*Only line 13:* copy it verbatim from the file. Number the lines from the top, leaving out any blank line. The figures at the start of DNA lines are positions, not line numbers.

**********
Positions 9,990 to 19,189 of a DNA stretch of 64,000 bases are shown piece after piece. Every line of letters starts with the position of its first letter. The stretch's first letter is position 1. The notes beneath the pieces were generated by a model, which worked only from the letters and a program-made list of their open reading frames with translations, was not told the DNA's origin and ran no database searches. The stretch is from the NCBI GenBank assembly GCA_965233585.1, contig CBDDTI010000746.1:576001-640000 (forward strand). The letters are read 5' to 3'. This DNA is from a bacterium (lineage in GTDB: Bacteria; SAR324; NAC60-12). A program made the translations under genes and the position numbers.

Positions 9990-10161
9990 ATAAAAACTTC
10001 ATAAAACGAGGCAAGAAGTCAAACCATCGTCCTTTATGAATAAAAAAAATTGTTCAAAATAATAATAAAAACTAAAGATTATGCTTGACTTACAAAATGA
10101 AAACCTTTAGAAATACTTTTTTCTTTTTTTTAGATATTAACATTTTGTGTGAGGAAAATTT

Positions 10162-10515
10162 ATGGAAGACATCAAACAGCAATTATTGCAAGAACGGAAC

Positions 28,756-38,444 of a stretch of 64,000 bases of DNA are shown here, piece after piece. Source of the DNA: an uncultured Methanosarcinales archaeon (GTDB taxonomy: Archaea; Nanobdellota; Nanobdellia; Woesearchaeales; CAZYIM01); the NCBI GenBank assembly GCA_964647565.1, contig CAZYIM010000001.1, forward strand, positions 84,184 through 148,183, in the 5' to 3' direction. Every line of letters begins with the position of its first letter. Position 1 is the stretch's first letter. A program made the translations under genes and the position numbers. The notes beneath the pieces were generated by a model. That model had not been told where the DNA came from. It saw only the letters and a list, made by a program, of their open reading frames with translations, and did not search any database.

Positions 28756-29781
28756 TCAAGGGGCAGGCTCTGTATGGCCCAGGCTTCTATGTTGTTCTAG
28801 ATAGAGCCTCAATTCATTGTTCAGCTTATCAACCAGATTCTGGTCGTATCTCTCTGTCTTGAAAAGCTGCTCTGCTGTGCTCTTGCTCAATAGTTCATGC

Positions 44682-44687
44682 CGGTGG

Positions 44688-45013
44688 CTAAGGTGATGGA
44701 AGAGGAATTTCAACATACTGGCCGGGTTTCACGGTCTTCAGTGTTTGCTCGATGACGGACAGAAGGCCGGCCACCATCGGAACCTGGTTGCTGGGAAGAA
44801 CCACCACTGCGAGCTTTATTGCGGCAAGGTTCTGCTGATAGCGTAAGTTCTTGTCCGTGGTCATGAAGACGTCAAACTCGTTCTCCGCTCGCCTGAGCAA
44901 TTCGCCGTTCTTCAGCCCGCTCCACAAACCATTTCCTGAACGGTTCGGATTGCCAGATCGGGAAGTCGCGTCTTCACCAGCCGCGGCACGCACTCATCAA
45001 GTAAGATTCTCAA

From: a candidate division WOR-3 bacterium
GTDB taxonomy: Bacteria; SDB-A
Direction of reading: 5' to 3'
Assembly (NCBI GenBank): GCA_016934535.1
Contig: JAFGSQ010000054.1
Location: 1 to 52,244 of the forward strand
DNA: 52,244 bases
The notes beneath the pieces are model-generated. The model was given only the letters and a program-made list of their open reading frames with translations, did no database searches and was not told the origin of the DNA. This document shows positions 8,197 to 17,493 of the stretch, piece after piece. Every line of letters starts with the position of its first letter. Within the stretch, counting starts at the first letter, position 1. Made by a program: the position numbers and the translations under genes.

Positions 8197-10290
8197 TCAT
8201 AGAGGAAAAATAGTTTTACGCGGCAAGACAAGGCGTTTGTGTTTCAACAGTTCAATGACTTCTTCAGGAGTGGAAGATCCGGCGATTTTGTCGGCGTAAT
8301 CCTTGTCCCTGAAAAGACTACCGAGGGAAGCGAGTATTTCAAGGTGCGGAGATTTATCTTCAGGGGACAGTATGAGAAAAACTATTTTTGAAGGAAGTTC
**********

44682 CGGTGG